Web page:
Qq

 

11 Comments on Premier League referee reforms a good start but leave out two crucial components

  1. Good article Tim. Also, can we please have the referees’ mics audible to the public? Like in Rugby. Where everything the ref says is final, no one dare argue. But we can all hear the referee take the time to explain his calls to the players and issue warnings, and his interactions with his fellow refs.

    Beyond that, the structure of the PGMO must change and be made more transparent and accountable. Who they promote and punish, based on what criteria, low number of refs who still seemingly aren’t treated as equals (high profile games only go to a few), and of course, why there is so little geographical diversity of refs’ hometown.

    • PS. And why they feel the need to pay hush money to retiring refs. Shouldn’t retired refs actually be reaching out and telling their experiences so the public can understand better? What do they have to hide?

  2. It is a welcome move, but I fear we’ll see quite a bit of favoritism in this. Fans are more likely to withhold judgments of prejudice if we perceive a decision to be made ‘split-second’, but what counts as dissent is fairly subjective, and occurs in seconds rather than milliseconds. What happens when an English golden boy like Rooney mouths off to a ref, as he so often does? Very little, I imagine. What happens when a foreigner like Giroud does the same thing after getting dragged down by the shirt by John Terry? You get the picture.

  3. Wow. How not surprising is the rumored appointment of Fat Sam to the England job? Proving once again just how backward-thinking the English FA really is.

    • Rather than safe hands, A la Dice is certainly the least bad option. Its difficult to tell how much credit Klinsman deserves at Bayern / DFB and whilst he has critics at USA they’ve done better than England with fewer options.
      Eddie Howe might have been the most exciting choice but I am not sure how serious his candidacy was, he did a decent job with Bournemouth and a very moderate squad (that lost a key striker for much of the season) but I think his age and experience (playing only in the lower leagues although injury curtailed his chances at Portsmouth) would make it tricky at this stage, but if he keeps Bournemouth up for 4/6 yrs he might be a real prospect.
      Otherwise there aren’t any exciting options. Part of the problem is the lack of English managers doing ell in the Prem. Even last seasons shockers had an italian manager
      None of the options have managed in the Champions league and I have as many full England caps as all three.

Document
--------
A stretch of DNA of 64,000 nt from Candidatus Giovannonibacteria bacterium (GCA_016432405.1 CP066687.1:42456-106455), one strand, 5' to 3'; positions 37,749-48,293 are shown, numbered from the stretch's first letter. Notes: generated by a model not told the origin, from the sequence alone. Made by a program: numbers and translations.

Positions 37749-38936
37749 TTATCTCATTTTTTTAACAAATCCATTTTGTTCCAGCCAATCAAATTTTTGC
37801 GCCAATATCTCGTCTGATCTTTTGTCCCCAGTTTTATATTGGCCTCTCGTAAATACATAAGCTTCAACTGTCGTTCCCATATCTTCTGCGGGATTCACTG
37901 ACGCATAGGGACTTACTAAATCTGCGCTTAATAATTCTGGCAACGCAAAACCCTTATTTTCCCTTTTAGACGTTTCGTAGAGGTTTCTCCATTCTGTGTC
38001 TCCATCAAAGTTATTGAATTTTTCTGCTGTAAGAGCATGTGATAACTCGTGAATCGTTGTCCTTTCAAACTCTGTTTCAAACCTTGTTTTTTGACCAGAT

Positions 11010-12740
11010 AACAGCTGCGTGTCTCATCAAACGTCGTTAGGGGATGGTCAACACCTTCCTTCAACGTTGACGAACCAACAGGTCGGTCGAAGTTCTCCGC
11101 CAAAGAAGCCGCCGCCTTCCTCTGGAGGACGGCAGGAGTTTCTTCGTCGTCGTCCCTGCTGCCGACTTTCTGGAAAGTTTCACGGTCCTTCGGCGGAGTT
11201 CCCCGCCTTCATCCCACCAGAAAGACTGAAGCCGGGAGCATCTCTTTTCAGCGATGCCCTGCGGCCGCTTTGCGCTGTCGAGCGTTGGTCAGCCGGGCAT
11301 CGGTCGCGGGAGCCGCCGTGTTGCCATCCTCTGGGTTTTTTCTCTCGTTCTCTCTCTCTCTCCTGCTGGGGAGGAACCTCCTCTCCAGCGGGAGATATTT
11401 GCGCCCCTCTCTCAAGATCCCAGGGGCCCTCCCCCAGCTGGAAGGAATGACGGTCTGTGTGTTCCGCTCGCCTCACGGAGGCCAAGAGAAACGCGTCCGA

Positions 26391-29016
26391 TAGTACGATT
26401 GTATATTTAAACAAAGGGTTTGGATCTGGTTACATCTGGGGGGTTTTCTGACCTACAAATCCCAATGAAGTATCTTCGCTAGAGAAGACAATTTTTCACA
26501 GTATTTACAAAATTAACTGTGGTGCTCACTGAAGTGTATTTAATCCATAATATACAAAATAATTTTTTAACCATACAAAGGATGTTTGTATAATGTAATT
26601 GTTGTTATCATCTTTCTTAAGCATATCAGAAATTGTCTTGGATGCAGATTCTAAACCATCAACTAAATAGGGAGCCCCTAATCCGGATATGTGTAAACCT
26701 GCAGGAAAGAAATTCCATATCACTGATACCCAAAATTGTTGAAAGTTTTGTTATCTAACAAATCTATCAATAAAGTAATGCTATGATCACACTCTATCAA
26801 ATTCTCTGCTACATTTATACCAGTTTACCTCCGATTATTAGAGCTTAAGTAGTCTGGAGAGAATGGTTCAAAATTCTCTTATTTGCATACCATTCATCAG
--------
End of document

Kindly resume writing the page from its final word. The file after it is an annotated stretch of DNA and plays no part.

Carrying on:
Its depressing to say that at least under A la Dice England will defend properly and use set pieces well. He is not as ignorant as generally portrayed but I don’t think England have the players for total football / the beautiful game they are to be honest a bit Bolton. Hopefully we wont see as much of the Bolton thuggery tbf there has been less recently at WHam and Sunderland (probably due to sharper application of the rules god if only they had started doing that years ago we’d have won more titles).
      England with Fattio Smmio are not going to be exciting but if he gets organised has a decent start he will with then have to back up his boast he could be successful at Madrid with decent players.

  4. WHU are waiting for Bacca after AC Milan accepted their 30 mil bid. He is still waiting for a CL team to save him.

    Icardi has posted the following: #Amala #MI9. Metro reckons this means he still prefers (amala=love her, Mauro Icardi, 9) Inter to a move away. This should come as no surprise to anyone. So it goes and the striker hunt goes on.

    Can’t wait for the Lens presser.

  5. I would like to see the one appeal process, I would. also like to see the referee have the option to use it on behalf of the team of a player who is writhing on the floor in agony, if he is satisfied the player was injured the team retain their appeal if not they lose it. This may put a stop to the hystrionics that we currently see.

  6. I want to be optimistic about this but the premiership has shown no real desire to make stuff like this stick, at least on a consistent basis. I fear some players will be punished, some won’t, and it will just result in more ‘controversy’ and ‘talking points’.

    One thing in it’s favour is that, as pointed out by Tony at Untold, it seems the main driving force behind the change was a desire by Scudamore etc to make the league more appealing to people who find confrontational and over emotional antics a turn off and thereby increase profits. If this is indeed predominantly about boosting profits, then I can see them being more serious about it, unless/until it’s shown to have no real impact on the bottom line.

    Man, I do not like feeling this cynical.